- Europe is suffering under extreme temperatures and fires exacerbated by drought and winds.
- "Yesterday was the busiest day for the fire service in London since the Second World War," Sadiq Khan, the mayor of London, told Sky News on Wednesday.
- Beyond the U.K., firefighters in France, Spain and Greece firefighters are fighting to keep back wildfires.
Europe is suffering under an unprecedented heat wave, leaving firefighters in London dealing with a huge surge in emergency calls.
"Yesterday was the busiest day for the fire service in London since the Second World War," Sadiq Khan, the mayor of London, told Sky News on Wednesday.
On a normal day, the fire service will get 350 calls, Khan said. On a busy day, the London fire service would get 500 calls. On Tuesday, the London fire service received more than 2,600 calls, Khan said. There were 41 properties destroyed in London due to wildfires and 16 firefighters were injured battling the blazes, Khan said.
"It is important for us to recognize that one of the consequences of climate change and these sorts of temperatures that lead to the fires you are seeing," Khan said. "The challenge in London is we have a lot of grass, a lot of green spaces and a lot of that impinges on properties. And when you have not had rain for a long period, when the grass is incredibly dry, fires can start very quickly and spread even faster because of wind and that leads to properties being destroyed."
"A lot of the problems we have here today are a direct consequence of climate change, excess death because of the heat wave," Khan said. "A lot of these problems can be solved by tackling climate change expediently, rather than kicking the can down the road."
Beyond the U.K., firefighters in In France, Spain and Greece are fighting to keep back wildfires exacerbated by heat and dry conditions.
"High temperatures and ongoing drought are two primary factors that contribute to wildfire conditions, and southern Europe has had both of those lately," Alexandra Naegele, a researcher at the Woodwell Climate Research Center, told CNBC.
"Combined with high wind days, these conditions have resulted in the rapid spread of wildfires across the continent," Naegele told CNBC.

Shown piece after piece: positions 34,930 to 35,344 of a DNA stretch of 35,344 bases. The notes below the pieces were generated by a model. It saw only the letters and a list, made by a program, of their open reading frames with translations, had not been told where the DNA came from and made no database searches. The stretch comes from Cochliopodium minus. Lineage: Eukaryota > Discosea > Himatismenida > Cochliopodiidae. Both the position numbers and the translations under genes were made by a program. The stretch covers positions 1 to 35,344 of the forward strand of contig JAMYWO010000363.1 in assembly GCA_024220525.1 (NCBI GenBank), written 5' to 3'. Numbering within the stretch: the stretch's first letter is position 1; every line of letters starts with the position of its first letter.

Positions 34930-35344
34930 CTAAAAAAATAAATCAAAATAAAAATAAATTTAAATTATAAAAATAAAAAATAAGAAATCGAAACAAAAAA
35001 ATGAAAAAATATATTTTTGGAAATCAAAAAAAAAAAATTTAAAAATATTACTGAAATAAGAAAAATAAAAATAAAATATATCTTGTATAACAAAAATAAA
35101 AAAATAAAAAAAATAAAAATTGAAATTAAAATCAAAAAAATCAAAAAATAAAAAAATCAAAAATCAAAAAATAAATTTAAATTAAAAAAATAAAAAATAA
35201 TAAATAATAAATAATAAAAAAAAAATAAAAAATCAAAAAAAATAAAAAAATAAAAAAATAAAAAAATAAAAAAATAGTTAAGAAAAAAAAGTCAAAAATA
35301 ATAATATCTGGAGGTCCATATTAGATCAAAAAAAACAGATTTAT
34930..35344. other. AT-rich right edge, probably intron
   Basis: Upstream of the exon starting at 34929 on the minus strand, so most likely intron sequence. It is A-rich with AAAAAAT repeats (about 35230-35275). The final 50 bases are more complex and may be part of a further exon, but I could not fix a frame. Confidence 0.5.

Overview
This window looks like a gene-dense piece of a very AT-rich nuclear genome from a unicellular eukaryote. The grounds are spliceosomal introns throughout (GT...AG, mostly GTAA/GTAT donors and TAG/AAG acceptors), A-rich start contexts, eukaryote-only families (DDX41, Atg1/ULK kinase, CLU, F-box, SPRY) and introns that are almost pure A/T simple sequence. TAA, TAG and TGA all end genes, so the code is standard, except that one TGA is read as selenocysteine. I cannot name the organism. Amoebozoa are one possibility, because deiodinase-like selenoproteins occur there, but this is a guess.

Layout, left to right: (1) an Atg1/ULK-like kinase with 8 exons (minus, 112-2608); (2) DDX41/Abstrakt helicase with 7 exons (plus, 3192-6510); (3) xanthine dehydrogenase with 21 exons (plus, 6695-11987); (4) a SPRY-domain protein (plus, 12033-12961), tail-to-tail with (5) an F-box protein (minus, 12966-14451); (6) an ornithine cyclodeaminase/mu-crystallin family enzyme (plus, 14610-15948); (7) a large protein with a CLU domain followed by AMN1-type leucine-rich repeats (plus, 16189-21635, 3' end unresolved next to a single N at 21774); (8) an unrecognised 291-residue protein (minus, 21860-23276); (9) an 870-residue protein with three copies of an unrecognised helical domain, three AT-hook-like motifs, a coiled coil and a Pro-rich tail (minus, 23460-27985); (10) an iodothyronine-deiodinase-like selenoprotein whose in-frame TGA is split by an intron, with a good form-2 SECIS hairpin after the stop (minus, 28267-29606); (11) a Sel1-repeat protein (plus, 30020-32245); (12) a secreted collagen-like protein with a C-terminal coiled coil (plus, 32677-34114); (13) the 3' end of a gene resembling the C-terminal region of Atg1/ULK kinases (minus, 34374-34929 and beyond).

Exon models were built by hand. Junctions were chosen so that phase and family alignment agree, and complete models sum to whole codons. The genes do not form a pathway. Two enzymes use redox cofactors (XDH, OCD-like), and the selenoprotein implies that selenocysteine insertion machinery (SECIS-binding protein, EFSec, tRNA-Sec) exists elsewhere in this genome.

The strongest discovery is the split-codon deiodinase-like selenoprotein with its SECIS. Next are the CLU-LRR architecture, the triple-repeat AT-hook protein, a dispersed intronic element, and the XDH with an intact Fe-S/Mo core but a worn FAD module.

"In the future, this kind of heatwaves are going to be normal. We will see stronger extremes," said Petteri Taalas, the Secretary General of the World Meteorological Organization, part of the United Nations.
"We have pumped so much carbon dioxide in the atmosphere that the negative trend will continue for decades. We haven't been able to reduce our emissions globally," Taalas said in a statement published Tuesday. "I hope that this will be a wake-up call for governments and that it will have an impact on voting behaviors in democratic countries."
The high temperatures have been influenced by a meteorological event called a "heat dome," Alyssa Smithmyer, a meteorologist with weather forecasting company, AccuWeather, told CNBC. A heat dome has been causing the record-high temperatures in western and central Europe, she said.
"A heat dome is a term used when a widespread area of high pressure sits over a region or country and lingers for days or even weeks, trapping a very warm air mass beneath it. An area of high pressure will push air to the surface, and this process will warm the air through compression," Smithmyer told CNBC.
The heat dome conditions make rain unlikely.
"Due to the influence of the high pressure, there is often minimal chances of precipitation or even clouds as the heat dome lingers over a region. As the high pressure lingers over a region for an extended period of time, temperatures can rise to extreme values," Smithmyer told CNBC. "The lack of precipitation or cloud cover will further exacerbate temperatures under these conditions."
Apart from the heat itself, the high temperatures also bring high levels of harmful ozone pollution, according to scientists at The Copernicus Atmosphere Monitoring Service.
"The potential impacts of very high ozone pollution on human health can be considerable both in terms of respiratory and cardio-vascular illness," Mark Parrington, a senior scientist from Copernicus, said in a written statement published Tuesday.
"Higher values can lead to symptoms such as sore throat, coughing, headache and an increased risk of asthma attacks. The Climate and Clean Air Coalition estimates that ozone pollution causes approximately one million additional deaths per year. This is why it is crucial that we monitor surface ozone levels," Parrington said.